Peter Galbert, clearly, did not make this stool. Peter’s stool designs are graceful and thoughtfully considered. Someday, I’d love to make one. Regardless, this old perch will always have a place in the shop.
I normally don’t give my stool a second thought. Then, a few days ago, deep into an old-home maintenance project, I stumbled upon this old spade bit in a block of rarely used drill bits. If memory serves, that’s the bit I ground at an angle and used to make the tenons in the seat. (FYI: a tapered reamer works better.)
Flipping the seat over revealed that it had been 25 years, right to the month. That was so long ago, that there were no smart phones, no YouTube videos, and you could make a sandwich while you waited for the internet to, noisily, connect — if you had a connection. I had few tools, little understanding or money, but plenty of enthusiasm.
I went out to the neighbor’s firewood pile and rooted around. Nothing wide enough for a full seat, but a couple chunks that would work. Years later, I realized the wood was mulberry, likely from the neighbors’ tree. I edge glued the two pieces together. Not pretty on the underside.
The top side looks all fancy with the walnut inlays and initials. The only reason the inlays are there is to cover a mistake.
I saddled the seat, poorly, with a gouge followed by sandpaper. Oh the horror when my excavation exposed the dowel joints I had used for the glue-up. The D covered up one of them, but the F didn’t quite reach the other.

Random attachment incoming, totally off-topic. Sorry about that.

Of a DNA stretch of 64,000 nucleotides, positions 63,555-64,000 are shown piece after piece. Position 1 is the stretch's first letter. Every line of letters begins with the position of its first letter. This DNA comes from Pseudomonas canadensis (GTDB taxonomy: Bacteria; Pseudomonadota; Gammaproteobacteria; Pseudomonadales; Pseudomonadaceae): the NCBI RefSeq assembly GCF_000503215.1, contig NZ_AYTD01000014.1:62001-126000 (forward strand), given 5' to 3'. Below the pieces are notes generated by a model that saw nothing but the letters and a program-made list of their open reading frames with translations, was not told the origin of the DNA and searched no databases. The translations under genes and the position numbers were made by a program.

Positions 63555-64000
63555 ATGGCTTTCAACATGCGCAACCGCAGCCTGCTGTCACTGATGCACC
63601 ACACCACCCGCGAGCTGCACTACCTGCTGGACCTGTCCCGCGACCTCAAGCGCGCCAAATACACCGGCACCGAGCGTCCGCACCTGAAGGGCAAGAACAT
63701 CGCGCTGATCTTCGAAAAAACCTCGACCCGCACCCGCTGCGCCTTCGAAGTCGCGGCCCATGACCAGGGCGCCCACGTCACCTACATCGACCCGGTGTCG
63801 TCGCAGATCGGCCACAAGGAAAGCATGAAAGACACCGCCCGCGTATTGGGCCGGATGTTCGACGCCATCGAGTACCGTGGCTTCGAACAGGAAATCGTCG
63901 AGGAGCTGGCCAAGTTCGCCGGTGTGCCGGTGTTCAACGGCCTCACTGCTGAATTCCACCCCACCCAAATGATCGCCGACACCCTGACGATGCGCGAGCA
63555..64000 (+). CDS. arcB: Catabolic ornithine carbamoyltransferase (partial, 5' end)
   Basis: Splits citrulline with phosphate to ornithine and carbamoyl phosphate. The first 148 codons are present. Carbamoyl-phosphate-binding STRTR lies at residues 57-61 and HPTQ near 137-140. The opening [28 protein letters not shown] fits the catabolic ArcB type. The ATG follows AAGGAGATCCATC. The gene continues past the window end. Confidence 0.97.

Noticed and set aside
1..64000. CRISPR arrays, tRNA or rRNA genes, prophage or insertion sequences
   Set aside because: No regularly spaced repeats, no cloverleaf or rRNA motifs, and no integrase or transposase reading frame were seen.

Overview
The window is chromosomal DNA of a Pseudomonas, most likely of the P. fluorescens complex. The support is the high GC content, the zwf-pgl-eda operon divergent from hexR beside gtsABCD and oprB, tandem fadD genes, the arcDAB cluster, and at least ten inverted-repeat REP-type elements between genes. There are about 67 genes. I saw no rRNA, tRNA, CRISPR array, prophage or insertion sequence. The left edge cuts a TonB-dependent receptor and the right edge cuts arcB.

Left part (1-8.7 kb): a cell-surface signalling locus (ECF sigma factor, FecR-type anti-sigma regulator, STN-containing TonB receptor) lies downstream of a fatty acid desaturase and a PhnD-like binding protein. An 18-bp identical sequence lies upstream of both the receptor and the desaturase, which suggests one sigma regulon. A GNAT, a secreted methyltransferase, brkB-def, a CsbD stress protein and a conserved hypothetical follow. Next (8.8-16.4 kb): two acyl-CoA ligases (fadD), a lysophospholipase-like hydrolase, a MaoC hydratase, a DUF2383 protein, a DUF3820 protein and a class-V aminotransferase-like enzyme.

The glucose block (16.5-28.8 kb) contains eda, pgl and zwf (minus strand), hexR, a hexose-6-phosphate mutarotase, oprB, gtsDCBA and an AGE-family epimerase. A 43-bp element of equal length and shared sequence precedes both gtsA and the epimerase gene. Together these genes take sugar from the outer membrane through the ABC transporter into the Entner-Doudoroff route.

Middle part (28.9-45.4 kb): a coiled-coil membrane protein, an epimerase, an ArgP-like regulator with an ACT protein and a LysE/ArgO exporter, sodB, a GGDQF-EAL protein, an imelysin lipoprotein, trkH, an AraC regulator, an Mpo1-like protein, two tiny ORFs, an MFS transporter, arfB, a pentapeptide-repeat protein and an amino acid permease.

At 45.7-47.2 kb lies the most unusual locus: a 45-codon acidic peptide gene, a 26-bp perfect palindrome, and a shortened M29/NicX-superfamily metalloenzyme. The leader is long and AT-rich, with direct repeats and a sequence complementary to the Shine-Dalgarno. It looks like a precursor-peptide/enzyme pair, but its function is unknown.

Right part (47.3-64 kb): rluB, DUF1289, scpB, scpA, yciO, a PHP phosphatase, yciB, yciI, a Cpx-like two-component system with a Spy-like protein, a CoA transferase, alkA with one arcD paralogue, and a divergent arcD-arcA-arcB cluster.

I’ve knocked the stool over about a thousand times and there are plenty of dents, dings, and concrete imprints to prove it.
I used 1 1/4″ hardware store dowels for the legs. I have no idea what the wood is. The rungs are pieces sawn from a 3/4″ walnut board with 1/2″ tenons abruptly whittled down at the ends. Somehow, not a single joint has even wiggled over the years. As my dad is fond of saying, “even a blind squirrel finds a nut once in a while.”
With all the talk of 10,000 hours, necessary tools, and conflicting information, a beginner in any craft can become daunted and discouraged. The important thing is to take action and begin the journey. Along the way, better tools and more complete understanding will come along. More importantly, you’ll make mistakes that will build judgement and lead to creative solutions. And some of those early projects might serve well and make you smile when you reflect on the beginning of your journey.
In an episode of the Cut the Craft podcast, Curtis Buchanan tells the story of Tim Manney succinctly expressing this idea. As with anything, it’s better to hear Curtis tell it, but the gist is that, as he is bidding goodbye to Curtis’ at the end of his apprenticeship, Tim says with a smile, “Curtis, what I’ve learned from you is ‘Don’t let anything get in the way of making a chair.'” Of course, the same lesson holds true for a bowl, a spoon, a song, or a loaf of bread.